NINER WFO e9 eMTB REVIEW
THE PLUSH PLOW
Words by Nic Hall & Drew Rohde
Photos by Caleb Ely
The new Niner WFO e9 was the first eMTB from the Colorado brand and was built to be a burly self-shuttling dream machine. Sporting mixed wheels, 180mm of bump-eating travel and a powerful Gen 4 Bosch drive unit, we were excited to see if the performance would make up for the polarizing looks of the WFO e9. Over the years we’ve ridden several of Niner’s bikes and we’re happy to see they’ve made some big improvements over the years in their pedal-bike range from aesthetics to geometry and performance. Rigs like the new Niner Rip 9 RDO have won us over with its capability and trail manners and we were excited to see if the new breath of life would carry over into Niner’s ebike line. Niner Bikes is a small brand committed to both the mountain bike community and to preserving access to trails for riders. We were able to do a Dissected feature video on their long travel, mullet eMTB a few months ago and have been riding it on our local test tracks ever since. After a summer and fall of riding, here are our thoughts on the WFO e9.
Niner’s WFO e9 borrows much of its heritage from the analog WFO, Niner’s aggressive enduro machine. The WFO e9 is built from 6061 aluminum, around a Bosch Gen 4 Performance CX drive system and 625Wh battery. On the bars is the Bosch Purion display unit, which is large and eats up space but offers techies much of the valuable information they may be looking for on the trail. It puts out 85nm of torque and accelerates to that max torque with a predictable curve to keep the tires from spinning out. Heat management has been prioritized and it shows with no appreciable heat limitations even under heavy load on hot days. Niner has finished off the WFO e9 with a full coverage downtube protector that also functions as the battery cover, bottom bracket armor and protects the internal cable routing.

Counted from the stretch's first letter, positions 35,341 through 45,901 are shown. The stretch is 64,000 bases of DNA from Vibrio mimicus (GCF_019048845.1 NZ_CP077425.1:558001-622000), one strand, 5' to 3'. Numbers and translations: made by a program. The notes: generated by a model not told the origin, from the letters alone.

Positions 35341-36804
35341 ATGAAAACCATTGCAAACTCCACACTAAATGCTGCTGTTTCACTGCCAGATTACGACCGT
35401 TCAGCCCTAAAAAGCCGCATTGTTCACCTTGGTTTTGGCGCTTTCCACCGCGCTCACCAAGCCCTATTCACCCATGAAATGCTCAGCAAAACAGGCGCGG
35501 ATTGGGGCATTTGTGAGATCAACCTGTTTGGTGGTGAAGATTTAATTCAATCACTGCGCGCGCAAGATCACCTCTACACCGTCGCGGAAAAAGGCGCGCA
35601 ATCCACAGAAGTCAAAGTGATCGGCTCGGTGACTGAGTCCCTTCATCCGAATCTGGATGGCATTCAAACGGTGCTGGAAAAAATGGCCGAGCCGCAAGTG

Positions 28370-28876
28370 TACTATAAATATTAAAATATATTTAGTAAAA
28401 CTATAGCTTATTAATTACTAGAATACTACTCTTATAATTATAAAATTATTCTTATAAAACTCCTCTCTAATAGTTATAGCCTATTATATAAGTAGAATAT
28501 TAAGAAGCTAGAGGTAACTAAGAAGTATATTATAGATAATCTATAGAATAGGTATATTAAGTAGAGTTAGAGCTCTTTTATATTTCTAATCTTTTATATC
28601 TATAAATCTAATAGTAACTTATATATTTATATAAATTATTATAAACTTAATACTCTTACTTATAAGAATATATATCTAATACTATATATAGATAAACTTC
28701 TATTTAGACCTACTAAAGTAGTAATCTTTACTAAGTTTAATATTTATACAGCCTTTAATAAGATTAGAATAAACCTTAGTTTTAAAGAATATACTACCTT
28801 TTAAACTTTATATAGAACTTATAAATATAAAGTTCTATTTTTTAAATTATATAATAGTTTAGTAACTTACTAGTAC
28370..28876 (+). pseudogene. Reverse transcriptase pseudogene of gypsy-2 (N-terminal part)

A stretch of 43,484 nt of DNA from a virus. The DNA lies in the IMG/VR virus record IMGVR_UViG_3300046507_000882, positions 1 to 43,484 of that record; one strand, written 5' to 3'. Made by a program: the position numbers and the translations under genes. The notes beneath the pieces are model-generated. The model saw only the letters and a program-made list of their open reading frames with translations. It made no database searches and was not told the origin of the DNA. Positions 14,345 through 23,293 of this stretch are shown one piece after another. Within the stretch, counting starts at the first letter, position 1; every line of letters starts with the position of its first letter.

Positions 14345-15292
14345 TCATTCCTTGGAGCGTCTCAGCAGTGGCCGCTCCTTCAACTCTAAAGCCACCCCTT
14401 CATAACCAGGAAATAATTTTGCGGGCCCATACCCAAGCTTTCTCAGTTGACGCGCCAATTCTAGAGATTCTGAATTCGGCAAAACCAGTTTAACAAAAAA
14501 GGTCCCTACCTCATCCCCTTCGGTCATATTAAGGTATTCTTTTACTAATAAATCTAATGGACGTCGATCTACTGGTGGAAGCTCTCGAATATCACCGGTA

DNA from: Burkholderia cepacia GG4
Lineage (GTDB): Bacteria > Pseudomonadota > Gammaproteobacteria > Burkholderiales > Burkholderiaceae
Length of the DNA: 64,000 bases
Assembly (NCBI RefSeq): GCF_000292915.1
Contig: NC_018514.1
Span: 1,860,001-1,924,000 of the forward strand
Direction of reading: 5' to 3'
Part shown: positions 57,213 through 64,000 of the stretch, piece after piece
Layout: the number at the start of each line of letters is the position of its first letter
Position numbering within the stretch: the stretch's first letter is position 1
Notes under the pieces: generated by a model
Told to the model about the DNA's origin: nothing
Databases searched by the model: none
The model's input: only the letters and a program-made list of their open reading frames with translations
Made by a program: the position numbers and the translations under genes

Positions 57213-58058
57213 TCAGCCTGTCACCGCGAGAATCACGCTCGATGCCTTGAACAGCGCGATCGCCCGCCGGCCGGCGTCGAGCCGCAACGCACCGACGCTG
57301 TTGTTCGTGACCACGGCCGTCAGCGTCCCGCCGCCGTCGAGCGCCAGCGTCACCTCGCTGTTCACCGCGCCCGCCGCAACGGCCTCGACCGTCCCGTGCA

Geometry on the Niner WFO e9 is on par with other bikes without being overly aggressive, making it capable without being a chore to handle. Our size large test bike in Low mode has a chainstay length of 430mm, a wheelbase that’s 1,271mm, a head tube angle of 63.5 degrees, a seat tube angle of 76 degrees, and a reach of 470mm.
High mode brings the head tube angle in 0.5 degrees to 64 and the bottom bracket height up 6mm. The larger diameter front wheel helps the slack front end track dead-on while the smaller rear wheels snaps to attention with little effort. We think Niner did a good job balancing stability and capability on DH trails without making it too slack and long for the climbs getting you to your favorite downhills.
Niner incorporated forged frame end links and dropouts and utilized Enduro Max bearings for longevity, which are nice features. Niner wanted to prioritize a build that was both durable and cost efficient with their 3-Star SRAM SX offering. Suspension is handled by a Rock Shox Yari RC 180mm fork and a Super Deluxe Coil select R trunnion mount rear shock. SRAM Guide RE brakes are spec’d for braking duties but are a bit under-gunned and problematic for such a heavy and capable 180mm ebike. The drivetrain is a SRAM SX eagle 12 speed setup, which is coupled with 165mm Praxis cranks. We’re huge fans of 165mm cranks and thank Niner for the good call there.
The cockpit is all RaceFace Aeffect R with a 35mm stem and 780mm bars. Dropper duties are handled by a KS Lev SI, which is 125mm on the medium and 150mm on the large, a bit of a bummer as we think a 180mm travel bike should have a 170mm dropper for navigating the steeps. Stan’s Flow rims are wrapped in Maxxis rubber with a Minion 29×2.5 front and DHF 27.5×2.8 rear. A solid combo that you can’t go wrong with and gave us no issues throughout the test.
The frame uses a tried and true Horst-Link suspension design that has a high degree of anti-squat and low amounts of braking force feedback. The suspension curve has been balanced with lower progressivity on the top and a larger ramp at the bottom. Due to the design of the four-bar linkage, a trunnion mount shock was utilized with bearings in the pivot that allow for free range of movement and durability and a supple feel on the trail.